Pianos usually cost a pretty penny or two - and if you do receive/find one for free, please make sure to check it before accepting/buying the instrument. Pianos are an investment in money, as well as space.
I purchased a second-hand piano off Craigslist from a very kind lady in North Vancouver, as she had purchased it from another family whose children were no longer using it. This kind lady's intention was that her own children would learn how to play the piano, this did not happen.
That is how I came about finding it on Craigslist -
I did my in-person check:
- played every single key to ensure each one felt proper, and to hear the sound - was I happy with the touch and overall sound?
- pressed each pedal and then again with the keys to listen to the sounds - where they doing what they're supposed to do?
- did a very superficial inspection of the front and back to see if there were any cracks in the wood
I thought this was good enough and was indeed happy with the instrument - she had several inquiries, and I was the lucky one she sold it to.
I hired piano movers to have it moved from her home to mine, and I then had a beautiful instrument in my new space :)
Second-Hand Piano: $1200.00
Piano Movers: $200.00
Time spent arranging appointments: priceless
$1400.00 + time
Finally, I booked an appointment with a piano technician, Hiroki Uchino, to tune this piano, as it was drastically out of tune and needed a little care in the sound department. It had already been sitting in it's new home for a few months - as suggested before having it tuned so it can acclimatize.
Upon arrival and a few questions, Hiroki mentioned that anyone purchasing a second-hand instrument should always have it looked over for interior damage that cannot be seen from the outside. To be honest, at this point, I was pretty scared it was damaged with $1400.00 down the drain!
He inspected the piano's soundboard and pins, luckily nothing was cracked or loose. *phewf!*
Lesson learned: ALWAYS book an appointment with an experienced and certified piano technician to inspect the piano before acquiring it. If the soundboard or pins were loose, then there's nothing that can be done. If a string breaks, that is easily replaceable - but a soundboard is essentially a whole new piano.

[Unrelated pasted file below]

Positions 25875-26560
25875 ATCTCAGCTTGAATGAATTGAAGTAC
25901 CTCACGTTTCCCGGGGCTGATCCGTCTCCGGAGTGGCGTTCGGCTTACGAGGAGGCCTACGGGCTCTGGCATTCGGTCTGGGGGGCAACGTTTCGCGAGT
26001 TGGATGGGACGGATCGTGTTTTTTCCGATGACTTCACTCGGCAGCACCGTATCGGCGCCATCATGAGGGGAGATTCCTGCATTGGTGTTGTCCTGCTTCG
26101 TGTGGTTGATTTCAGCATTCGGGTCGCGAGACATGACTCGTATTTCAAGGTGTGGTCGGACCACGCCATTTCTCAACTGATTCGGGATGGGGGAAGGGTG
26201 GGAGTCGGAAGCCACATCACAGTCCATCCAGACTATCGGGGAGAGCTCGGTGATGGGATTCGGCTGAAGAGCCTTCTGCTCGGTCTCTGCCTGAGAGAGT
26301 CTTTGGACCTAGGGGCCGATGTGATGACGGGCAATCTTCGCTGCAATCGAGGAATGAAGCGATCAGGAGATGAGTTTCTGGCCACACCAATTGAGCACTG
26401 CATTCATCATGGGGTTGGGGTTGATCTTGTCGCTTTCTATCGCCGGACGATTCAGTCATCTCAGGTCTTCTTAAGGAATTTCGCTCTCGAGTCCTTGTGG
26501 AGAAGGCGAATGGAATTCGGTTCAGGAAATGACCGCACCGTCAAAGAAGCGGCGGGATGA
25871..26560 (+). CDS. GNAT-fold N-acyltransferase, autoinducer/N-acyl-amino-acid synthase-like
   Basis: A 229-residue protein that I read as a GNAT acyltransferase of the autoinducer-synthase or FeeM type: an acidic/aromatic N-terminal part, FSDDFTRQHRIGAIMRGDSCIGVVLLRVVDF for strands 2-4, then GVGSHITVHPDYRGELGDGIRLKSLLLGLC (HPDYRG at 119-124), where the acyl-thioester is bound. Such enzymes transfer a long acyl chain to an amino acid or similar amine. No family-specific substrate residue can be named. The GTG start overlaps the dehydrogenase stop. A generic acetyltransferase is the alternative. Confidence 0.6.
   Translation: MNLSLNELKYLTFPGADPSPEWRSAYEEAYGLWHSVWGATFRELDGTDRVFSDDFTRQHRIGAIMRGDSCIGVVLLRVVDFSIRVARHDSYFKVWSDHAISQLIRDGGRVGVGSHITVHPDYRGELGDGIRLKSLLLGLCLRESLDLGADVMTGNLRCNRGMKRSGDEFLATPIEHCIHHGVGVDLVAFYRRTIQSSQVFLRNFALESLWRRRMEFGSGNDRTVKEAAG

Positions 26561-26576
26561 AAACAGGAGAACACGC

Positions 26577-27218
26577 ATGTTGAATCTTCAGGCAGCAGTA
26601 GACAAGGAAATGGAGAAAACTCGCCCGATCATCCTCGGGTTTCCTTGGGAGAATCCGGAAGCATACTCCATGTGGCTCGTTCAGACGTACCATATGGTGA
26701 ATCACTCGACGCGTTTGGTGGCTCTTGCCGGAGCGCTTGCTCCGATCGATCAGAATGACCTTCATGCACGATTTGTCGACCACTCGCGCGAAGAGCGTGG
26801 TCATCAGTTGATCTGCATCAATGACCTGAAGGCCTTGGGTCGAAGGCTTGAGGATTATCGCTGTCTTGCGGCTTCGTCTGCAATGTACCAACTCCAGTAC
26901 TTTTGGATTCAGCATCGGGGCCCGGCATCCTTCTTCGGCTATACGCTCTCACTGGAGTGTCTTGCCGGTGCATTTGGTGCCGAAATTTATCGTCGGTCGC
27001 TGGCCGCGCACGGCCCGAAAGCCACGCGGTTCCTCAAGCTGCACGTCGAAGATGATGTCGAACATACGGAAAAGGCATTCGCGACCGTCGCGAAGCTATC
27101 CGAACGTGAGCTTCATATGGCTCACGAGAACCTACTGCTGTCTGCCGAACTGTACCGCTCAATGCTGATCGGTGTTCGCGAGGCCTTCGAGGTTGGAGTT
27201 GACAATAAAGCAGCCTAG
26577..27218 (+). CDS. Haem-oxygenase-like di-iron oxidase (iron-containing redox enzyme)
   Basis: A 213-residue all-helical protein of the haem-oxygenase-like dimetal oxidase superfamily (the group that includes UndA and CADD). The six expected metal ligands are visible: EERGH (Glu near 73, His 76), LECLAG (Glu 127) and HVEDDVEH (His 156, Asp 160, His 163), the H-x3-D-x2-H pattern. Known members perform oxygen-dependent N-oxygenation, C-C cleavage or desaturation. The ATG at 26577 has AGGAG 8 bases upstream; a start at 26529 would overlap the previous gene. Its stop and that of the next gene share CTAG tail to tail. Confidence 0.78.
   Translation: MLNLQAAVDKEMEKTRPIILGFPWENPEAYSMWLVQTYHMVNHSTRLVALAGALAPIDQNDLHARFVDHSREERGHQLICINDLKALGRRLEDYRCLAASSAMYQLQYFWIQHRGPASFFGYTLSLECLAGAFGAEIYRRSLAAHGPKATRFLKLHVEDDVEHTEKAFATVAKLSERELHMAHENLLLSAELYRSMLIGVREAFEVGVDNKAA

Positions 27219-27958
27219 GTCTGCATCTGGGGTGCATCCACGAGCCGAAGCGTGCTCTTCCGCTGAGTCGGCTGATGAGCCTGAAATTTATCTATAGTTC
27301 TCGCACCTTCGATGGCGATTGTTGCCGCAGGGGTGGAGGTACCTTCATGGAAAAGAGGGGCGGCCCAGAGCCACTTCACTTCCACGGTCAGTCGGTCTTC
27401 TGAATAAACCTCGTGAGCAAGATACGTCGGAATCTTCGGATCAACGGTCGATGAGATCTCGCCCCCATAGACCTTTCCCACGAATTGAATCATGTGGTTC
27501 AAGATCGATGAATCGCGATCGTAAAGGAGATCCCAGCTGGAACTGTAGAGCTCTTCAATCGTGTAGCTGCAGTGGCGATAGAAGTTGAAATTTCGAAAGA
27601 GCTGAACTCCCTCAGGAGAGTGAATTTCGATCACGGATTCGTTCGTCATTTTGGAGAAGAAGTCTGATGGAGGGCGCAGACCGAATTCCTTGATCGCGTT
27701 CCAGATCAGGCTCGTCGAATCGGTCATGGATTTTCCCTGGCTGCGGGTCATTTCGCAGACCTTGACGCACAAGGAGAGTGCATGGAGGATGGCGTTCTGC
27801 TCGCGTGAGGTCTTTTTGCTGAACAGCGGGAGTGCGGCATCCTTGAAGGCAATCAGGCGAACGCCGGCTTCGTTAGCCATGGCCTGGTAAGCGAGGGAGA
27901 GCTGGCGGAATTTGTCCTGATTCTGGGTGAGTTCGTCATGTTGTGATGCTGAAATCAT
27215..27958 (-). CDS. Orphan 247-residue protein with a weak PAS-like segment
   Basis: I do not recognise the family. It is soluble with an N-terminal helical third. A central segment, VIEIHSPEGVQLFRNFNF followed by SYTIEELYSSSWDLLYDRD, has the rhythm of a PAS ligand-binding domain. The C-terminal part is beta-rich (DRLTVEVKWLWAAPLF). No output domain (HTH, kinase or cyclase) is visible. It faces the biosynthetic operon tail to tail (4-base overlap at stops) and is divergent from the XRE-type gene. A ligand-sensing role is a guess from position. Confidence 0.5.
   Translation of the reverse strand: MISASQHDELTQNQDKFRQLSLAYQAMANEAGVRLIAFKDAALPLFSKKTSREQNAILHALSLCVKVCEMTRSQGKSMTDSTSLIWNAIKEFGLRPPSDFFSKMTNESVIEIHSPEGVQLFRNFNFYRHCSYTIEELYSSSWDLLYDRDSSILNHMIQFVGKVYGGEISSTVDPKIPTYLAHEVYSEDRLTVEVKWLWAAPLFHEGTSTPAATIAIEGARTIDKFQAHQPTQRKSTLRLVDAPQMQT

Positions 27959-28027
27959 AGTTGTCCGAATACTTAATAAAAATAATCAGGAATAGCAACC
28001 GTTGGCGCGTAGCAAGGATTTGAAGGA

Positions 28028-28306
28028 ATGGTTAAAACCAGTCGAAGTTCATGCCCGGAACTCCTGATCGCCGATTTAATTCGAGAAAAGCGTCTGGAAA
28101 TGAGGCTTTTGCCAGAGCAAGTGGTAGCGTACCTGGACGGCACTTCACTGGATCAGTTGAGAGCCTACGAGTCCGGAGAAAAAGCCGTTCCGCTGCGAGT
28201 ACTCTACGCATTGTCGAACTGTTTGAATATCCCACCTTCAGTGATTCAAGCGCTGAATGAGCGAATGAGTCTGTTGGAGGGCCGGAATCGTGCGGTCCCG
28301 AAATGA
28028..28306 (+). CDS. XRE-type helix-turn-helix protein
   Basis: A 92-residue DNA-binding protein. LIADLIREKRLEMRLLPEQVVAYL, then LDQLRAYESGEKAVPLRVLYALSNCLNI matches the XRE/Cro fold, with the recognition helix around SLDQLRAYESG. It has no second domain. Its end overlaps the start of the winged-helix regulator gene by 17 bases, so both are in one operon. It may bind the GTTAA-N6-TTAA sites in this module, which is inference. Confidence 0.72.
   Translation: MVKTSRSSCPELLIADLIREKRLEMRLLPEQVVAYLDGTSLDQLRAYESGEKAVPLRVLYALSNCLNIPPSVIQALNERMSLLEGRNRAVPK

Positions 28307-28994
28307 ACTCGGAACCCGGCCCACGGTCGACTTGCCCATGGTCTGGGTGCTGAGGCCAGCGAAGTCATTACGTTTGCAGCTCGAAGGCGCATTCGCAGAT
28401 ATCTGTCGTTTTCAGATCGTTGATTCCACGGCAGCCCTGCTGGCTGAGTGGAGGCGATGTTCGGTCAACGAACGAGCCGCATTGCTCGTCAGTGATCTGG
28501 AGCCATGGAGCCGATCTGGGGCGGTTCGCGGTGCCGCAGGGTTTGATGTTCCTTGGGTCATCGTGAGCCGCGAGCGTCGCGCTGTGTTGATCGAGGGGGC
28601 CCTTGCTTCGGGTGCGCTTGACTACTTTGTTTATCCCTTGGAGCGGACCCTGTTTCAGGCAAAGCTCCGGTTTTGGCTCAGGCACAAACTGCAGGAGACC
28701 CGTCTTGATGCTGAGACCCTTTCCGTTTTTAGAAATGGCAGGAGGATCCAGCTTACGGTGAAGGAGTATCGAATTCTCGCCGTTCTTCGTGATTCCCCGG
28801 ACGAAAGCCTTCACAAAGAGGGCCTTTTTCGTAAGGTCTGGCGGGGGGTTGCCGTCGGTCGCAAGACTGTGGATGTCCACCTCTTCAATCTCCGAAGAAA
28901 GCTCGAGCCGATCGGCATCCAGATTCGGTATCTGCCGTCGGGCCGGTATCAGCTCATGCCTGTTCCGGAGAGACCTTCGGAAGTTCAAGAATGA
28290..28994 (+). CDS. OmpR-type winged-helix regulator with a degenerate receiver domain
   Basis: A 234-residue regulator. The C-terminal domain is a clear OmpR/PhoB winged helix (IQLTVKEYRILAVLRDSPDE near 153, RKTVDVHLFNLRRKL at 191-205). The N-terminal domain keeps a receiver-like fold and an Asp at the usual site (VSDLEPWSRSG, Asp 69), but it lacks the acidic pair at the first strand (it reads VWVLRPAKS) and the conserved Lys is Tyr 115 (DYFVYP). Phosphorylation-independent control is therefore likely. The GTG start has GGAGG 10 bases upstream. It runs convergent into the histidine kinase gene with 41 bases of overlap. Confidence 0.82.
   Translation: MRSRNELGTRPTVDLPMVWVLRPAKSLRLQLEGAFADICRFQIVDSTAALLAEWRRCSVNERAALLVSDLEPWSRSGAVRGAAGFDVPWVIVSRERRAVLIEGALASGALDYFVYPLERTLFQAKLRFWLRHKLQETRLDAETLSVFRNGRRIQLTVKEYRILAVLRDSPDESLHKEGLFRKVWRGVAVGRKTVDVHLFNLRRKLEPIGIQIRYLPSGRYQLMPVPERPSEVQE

My grandparents gifted me a piano after a few years of taking lessons, as they saw potential in me. It's a beautiful upright Kawai. Because I've been through so much with this piano, ups and downs, I've grown quite attached to it. So, after not having a consistent piano technician service the piano regularly at my parents home, and after one not so great experience with how it was tuned this one time - I never had it tuned again. It's a challenge to find a qualified and trustworthy piano technician!
A good friend and colleague of mine, recommended Hiroki Uchino, who had been tuning her upright and Mason & Hamlin grand for years. So after a couple years of procrastination, I finally booked an appointment with Hiroki. (I now wish I had booked sooner!)
He is very professional, attuned to details, respectful of all instruments -whether it be a grand or upright- and extremely knowledgeable in his profession.
I highly recommend him for all your piano needs:
- Piano Appraisal - I wish I had known about this before I purchased the second-hand piano, thankfully it was not broken!
- Piano Tuning - fine tuning, as well as DEFCON 5 (aka pitch based tuning; basically, when the piano is so out of tune it needs 2 rounds of tuning to stay in tune)
It's also a very small world, Hiroki also tunes my childhood piano teacher's grand pianos :)
This, to me, is the solid seal of excellence -
Thank you, Hiroki, for saving my pianos!